Superheated to millions of degrees by gravitational compression the disk glows brilliantly across the electromagnetic spectrum. Powerful spun-up magnetic fields focus twin beams of light and energetic particles called jets that blast into space perpendicular to the disk.
Blazars and quasars are thought to be one and the same, differing only by the angle at which we see them. Quasars – far more common – are actively- munching supermassive black holes seen from the side, while in blazars – far more rare – we stare directly or nearly so into the jet like looking into the beam of a flashlight.
3C 454.3 is one of the top ten brightest gamma ray sources in the sky seen by the Fermi Gamma-ray Space Telescope. During its last major flare in 2005, the blazar blazed with the light of 550 billion suns. That’s more stars than the entire Milky Way galaxy! It’s still not known exactly what sets off these periodic outbursts but possible causes include radiation bursts from shocked particles within the jet or precession (twisting) of the jet bringing it close to our line of sight.
The current outburst began in late May when the Italian Space Agency’s AGILE satellite detected an increase in gamma rays from the blazar. Now it’s bright visually at around magnitude +13.6 and fortunately not difficult to find, located in the constellation Pegasus near the bright star Alpha Pegasi (Markab) in the lower right corner of the Great Square asterism.
Using the wide view map, find your way to IM Peg via Markab and then make a copy of the detailed map below to use at the telescope to star hop to 3C 454.3. The blazar lies immediately south of a star of similar magnitude. If you see what looks like a ‘double star’ at the location, you’ve nailed it. Incredible isn’t it to look so far into space back to when the universe was just a teenager? Blows my mind every time.
To further explore 3C 454.3 and blazars vs. quasars I encourage you to visit check out Stefan Karge’s excellent Frankfurt Quasar Monitoring site. It’s packed with great information and maps for finding the best and brightest of this rarified group of observing targets. Karge suggests that flickering of the blazar may cause it to appear somewhat brighter or fainter than the current magnitude. You’re watching a violent event subject to rapid and erratic changes. For an in-depth study of 3C 454.3, check out the scientific paper that appeared in the 2010 Astrophysical Journal.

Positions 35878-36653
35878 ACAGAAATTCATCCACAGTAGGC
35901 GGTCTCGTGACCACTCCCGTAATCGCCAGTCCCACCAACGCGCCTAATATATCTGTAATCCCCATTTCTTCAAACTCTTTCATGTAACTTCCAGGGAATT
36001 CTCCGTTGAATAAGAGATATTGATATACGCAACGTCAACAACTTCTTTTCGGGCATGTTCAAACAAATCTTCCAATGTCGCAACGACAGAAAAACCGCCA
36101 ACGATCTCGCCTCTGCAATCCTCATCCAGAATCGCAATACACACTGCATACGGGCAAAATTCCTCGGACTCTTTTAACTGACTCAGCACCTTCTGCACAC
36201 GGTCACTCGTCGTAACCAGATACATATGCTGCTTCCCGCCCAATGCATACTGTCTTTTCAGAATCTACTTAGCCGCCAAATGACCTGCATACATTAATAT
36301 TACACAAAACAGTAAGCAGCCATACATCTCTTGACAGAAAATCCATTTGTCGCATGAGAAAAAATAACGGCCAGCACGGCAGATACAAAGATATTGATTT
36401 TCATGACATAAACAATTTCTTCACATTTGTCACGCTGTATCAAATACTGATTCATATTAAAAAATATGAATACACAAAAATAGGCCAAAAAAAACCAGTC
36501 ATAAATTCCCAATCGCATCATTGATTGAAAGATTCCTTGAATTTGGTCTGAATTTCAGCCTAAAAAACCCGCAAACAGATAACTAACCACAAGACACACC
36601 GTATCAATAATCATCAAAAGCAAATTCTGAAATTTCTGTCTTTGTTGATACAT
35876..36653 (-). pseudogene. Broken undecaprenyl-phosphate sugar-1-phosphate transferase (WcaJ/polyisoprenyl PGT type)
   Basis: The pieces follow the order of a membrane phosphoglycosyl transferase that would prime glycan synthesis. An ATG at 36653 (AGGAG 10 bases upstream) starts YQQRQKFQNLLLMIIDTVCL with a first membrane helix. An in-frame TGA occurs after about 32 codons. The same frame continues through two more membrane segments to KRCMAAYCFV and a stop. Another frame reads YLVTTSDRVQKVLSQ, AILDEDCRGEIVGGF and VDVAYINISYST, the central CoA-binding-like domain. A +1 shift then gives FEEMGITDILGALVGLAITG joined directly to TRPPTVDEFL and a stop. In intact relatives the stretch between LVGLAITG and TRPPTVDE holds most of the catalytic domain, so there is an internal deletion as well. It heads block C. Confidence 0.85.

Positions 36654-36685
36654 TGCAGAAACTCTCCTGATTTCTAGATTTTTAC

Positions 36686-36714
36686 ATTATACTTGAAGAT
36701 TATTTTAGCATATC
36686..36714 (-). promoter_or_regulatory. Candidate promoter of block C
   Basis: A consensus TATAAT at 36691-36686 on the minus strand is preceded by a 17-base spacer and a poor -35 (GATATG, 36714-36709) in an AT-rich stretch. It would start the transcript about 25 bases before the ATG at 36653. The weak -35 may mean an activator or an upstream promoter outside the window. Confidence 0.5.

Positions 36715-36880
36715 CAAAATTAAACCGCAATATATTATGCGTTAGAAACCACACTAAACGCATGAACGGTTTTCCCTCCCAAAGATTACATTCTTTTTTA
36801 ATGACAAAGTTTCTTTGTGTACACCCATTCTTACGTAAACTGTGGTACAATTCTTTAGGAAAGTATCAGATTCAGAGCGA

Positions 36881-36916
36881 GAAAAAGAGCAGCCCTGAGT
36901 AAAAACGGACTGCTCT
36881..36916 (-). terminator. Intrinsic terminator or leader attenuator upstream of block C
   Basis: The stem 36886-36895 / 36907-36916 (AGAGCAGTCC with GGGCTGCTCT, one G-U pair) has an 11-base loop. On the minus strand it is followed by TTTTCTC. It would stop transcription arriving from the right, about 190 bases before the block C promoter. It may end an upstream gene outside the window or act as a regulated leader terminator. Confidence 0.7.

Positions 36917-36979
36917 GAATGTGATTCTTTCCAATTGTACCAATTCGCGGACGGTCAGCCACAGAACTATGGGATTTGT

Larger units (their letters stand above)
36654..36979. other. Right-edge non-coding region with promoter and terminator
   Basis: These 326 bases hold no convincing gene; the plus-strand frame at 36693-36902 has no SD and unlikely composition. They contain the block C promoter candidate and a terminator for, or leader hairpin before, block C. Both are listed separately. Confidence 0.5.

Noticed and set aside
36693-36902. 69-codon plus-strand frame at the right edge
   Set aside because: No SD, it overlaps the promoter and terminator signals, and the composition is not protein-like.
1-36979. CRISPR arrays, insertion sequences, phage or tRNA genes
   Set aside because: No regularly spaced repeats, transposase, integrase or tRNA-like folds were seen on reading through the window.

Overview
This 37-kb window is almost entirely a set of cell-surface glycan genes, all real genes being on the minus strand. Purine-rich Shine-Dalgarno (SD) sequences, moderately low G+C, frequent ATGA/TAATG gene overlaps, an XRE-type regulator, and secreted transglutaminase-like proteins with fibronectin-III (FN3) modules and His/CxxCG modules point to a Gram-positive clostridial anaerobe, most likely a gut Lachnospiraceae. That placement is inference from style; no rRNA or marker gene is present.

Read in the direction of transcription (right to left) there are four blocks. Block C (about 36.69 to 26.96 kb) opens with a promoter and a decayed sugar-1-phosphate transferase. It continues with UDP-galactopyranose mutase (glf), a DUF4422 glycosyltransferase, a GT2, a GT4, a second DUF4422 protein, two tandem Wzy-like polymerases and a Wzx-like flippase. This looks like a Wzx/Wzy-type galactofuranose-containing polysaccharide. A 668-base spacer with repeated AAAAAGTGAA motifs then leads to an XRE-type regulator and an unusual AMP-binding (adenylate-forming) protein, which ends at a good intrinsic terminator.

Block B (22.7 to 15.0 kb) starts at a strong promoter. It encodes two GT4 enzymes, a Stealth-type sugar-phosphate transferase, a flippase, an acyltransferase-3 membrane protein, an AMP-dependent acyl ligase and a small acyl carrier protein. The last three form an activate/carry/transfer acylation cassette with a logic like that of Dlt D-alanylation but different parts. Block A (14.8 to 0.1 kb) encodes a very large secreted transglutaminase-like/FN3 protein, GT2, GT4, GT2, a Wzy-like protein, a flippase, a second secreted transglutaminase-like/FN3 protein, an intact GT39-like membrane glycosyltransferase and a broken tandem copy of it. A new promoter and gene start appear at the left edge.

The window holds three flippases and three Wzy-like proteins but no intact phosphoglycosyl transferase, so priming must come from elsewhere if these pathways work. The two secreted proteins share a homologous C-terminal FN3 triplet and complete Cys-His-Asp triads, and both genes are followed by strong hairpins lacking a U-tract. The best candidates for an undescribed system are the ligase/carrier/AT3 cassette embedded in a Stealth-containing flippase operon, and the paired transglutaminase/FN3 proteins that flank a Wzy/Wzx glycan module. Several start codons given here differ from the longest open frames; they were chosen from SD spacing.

Learn more about quasars and blazers with a bit of great humor
Finally, I came across a wonderful video while doing research for this article I thought you’d enjoy as well.
Gamma-ray bursts (GRBs) represent the most powerful explosions in the cosmos, sending out as much energy in a matter of seconds as our Sun will give off during its entire 10-billion-year lifespan.
These powerful explosions are thought to be triggered when dying stars collapse into jet-spewing black holes. Yet no one has ever witnessed a GRB directly. Instead astronomers are left to study their fading light.
But some GRBs mysteriously seem to have no afterglow. Now, observations from the Atacama Large Millimeter/submillimeter Array (ALMA) are shedding light on these so-called dark bursts.
One possible explanation is that dark bursts explode so far away their visible light is extinguished due to the expansion of the Universe. Another possible explanation is that dark bursts explode in galaxies with unusually thick amounts of interstellar dust, which absorb a burst’s light.
Neither explanation, however, seems likely as astronomers anticipate that GRB progenitors — massive stars — are found in active star-forming regions surrounded by large amounts of molecular gas. But unfortunately there has never been an observational result to back up this theory either.
So astronomers have been working hard to better understand GRBs by studying their host galaxies. Now, a Japanese team of astronomers led by Bunyo Hatsukade from the National Astronomical Observatory in Japan, has used ALMA to report the first-ever map of molecular gas and dust in two galaxies that were previously rocked by GRBs.
Hatsukade and colleagues detected the radio emission from molecular gas and dust in two dark host galaxies — GRB 020819B and GRB 051022 — at about 4.3 billion and 6.9 billion light-years away, respectively.
“We have been searching for molecular gas in GRB host galaxies for over 10 years using various telescopes around the world,” said Kotaro Kohno from the University of Tokyo in a press release. “As a result of our hard work, we finally achieved a remarkable breakthrough using the power of ALMA. We are very excited with what we have achieved.”
Watch the video below for an artist concept animation of the environment around GRB 020819B based on ALMA observations:
The telescope’s high sensitivity enabled the team of astronomers to detect the emission from molecular gas, as opposed to most telescopes, which can only probe absorption along the line of sight. This combined with its high spatial resolution provided the first detailed map of the molecular gas and dust throughout a GRB host galaxy.
Surprisingly, less gas was observed than expected, and correspondingly much more dust. The ratio of dust to molecular gas at the GRB site is 10 times higher than in normal environments.